Some of the questions the panelists will address include what "we" think an American foreign policy should look like. What space there is for dissent and disagreement in the left on its relationship to other peoples especially during times of conflict. And whether or not the left should reconsider humanitarian intervention?

Description/Abstract of your Event: 

President Trump has placed immigrant communities at ground zero in his effort to blast our nation toward a nightmare future of racism and nativism. He is building upon groundwork for a massive federal crackdown laid during the George W. Bush Administration and expanded during the Obama Administration.

When the Department of Homeland Security was established, the new managers of the nation’s immigration enforcement machinery set about to enlist, entangle and commandeer state and local criminal justice agencies in a massive campaign to criminalize, capture, detain, deport – and in many cases, prosecute and imprison – the most vulnerable members of immigrant communities across the nation.

In 2005, the U.S. Department of Justice shifted its priorities and resources to sharply ramp up federal criminal prosecution of migrants for unauthorized entry to the US, resulting in a virtual explosion of contracting for private prison beds.

Prosecuting migrants is not a substitute for civil removal, but instead postpones that process and adds additional human and financial costs associated with their criminalization. Because these prosecutions have primarily been concentrated in five federal court jurisdictions located along the U.S. border with Mexico, they have remained the least publicized element of the immigration enforcement machinery. At the same time, they represent the most severe exercise of federal power in furtherance of immigration enforcement.

During 2017, almost 55,000 migrants—including some who may have valid asylum claims—were criminally prosecuted for improper entry or re-entry, accounting for 45 percent of all federal prosecutions. About half of these migrants were charged with 8 USC 1325, unauthorized entry (a misdemeanor that carries a jail sentence of up to 180 days). The other half were charged with 8 USC 1326, unauthorized re-entry after removal (a felony carrying up to two years in prison, or more if the migrant has a prior criminal record).

In April 2018, Attorney General Jeff Sessions directed the U.S. Attorneys in the border districts to impose a “zero tolerance” policy for prosecution of migrants entering the U.S. without authorization, warning that, “...illegally entering this country will not be rewarded, but will instead be met with the full prosecutorial powers of the Department of Justice.”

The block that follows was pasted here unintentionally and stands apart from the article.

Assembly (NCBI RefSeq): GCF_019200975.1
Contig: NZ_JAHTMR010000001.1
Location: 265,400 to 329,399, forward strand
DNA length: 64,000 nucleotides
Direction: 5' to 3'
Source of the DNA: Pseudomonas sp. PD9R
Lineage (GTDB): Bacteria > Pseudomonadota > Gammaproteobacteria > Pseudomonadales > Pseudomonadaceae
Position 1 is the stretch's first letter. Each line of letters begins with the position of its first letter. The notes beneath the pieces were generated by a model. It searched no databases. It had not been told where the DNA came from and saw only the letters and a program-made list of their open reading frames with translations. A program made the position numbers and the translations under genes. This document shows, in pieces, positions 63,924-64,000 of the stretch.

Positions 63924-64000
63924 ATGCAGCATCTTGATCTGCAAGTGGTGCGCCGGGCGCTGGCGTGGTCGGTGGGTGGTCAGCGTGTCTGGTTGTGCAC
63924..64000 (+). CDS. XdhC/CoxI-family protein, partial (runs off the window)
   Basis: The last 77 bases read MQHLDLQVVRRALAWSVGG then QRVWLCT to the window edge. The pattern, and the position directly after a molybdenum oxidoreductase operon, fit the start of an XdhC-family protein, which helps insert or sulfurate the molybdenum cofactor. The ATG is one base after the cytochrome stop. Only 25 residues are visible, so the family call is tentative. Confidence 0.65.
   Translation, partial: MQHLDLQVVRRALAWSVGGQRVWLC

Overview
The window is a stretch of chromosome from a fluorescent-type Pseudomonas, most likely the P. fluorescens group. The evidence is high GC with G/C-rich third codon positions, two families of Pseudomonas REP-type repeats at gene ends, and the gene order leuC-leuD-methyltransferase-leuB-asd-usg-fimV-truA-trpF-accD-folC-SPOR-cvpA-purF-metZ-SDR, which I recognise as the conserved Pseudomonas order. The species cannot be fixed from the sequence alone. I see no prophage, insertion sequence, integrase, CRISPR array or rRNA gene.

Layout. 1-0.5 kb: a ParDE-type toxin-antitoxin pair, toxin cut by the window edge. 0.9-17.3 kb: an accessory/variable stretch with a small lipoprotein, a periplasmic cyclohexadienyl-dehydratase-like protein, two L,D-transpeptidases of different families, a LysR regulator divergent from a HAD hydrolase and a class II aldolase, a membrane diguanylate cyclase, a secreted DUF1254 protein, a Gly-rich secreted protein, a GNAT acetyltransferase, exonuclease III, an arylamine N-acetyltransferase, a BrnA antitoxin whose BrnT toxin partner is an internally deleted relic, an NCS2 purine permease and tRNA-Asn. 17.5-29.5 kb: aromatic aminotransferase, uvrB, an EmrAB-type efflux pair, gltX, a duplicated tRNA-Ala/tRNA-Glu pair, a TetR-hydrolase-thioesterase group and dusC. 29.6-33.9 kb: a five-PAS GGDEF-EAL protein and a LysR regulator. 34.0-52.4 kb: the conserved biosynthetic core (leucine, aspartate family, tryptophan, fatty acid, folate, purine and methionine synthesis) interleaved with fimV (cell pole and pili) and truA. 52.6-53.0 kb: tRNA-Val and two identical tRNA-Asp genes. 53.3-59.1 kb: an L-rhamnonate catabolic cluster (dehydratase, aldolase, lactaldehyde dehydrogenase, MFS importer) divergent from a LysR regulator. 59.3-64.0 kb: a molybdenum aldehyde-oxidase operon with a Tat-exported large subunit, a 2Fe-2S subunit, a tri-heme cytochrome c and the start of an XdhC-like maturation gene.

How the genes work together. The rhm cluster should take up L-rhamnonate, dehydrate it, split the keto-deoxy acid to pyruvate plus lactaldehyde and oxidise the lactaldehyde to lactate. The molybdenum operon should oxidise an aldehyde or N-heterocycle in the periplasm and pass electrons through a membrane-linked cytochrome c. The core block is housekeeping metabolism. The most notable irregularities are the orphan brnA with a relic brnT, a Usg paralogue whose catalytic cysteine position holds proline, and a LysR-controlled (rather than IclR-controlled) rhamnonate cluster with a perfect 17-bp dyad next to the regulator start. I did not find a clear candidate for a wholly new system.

Our panelists will present a brief overview of the implementation of the DOJ’s migrant prosecution campaign; a personal recounting of its devastating impact on immigrant families; and a description of the strategies and tactics being used by organizers and activists to build community power for resistance to this onslaught.

Description/Abstract of your Event: 

Even as the last fifteen months have been described by various commentators as a unique phase of neo-fascism in the United States, there is little to suggest that the reigning manifestations and practices of white supremacy, imperial domination, and relentless capital accumulation are a sharp departure from the preceding few decades of the exercise of US state power. Yet, as good materialist thinkers, we must acknowledge that the current conjuncture marks specific iterations of authoritarian rule, resurgent forms of white nationalism, and particular modes of capital accumulation. Consequently, this panel will attempt to address the distinctive political contradictions of this moment. More importantly, at a time when protest movements, ranging from Black Lives Matter, the teachers’ strikes in West Virginia and Oklahoma, and the March for Lives against gun violence are center stage on the political landscape, it is vital that we take stock of the limitations and possibilities of these movements. Our panel will explore some of the following questions: Are there ways in which these movements can combine the promise of reform with the potential for revolution? What are the possibilities for student/worker alliances around the issues of gun violence and structural inequalities in the education system? How might the existing hopes of transnational solidarities be renewed and extended at a time when ongoing global conflicts are displacing millions across the world? How might our own forms of activism within our local communities address the urgent needs of this moment?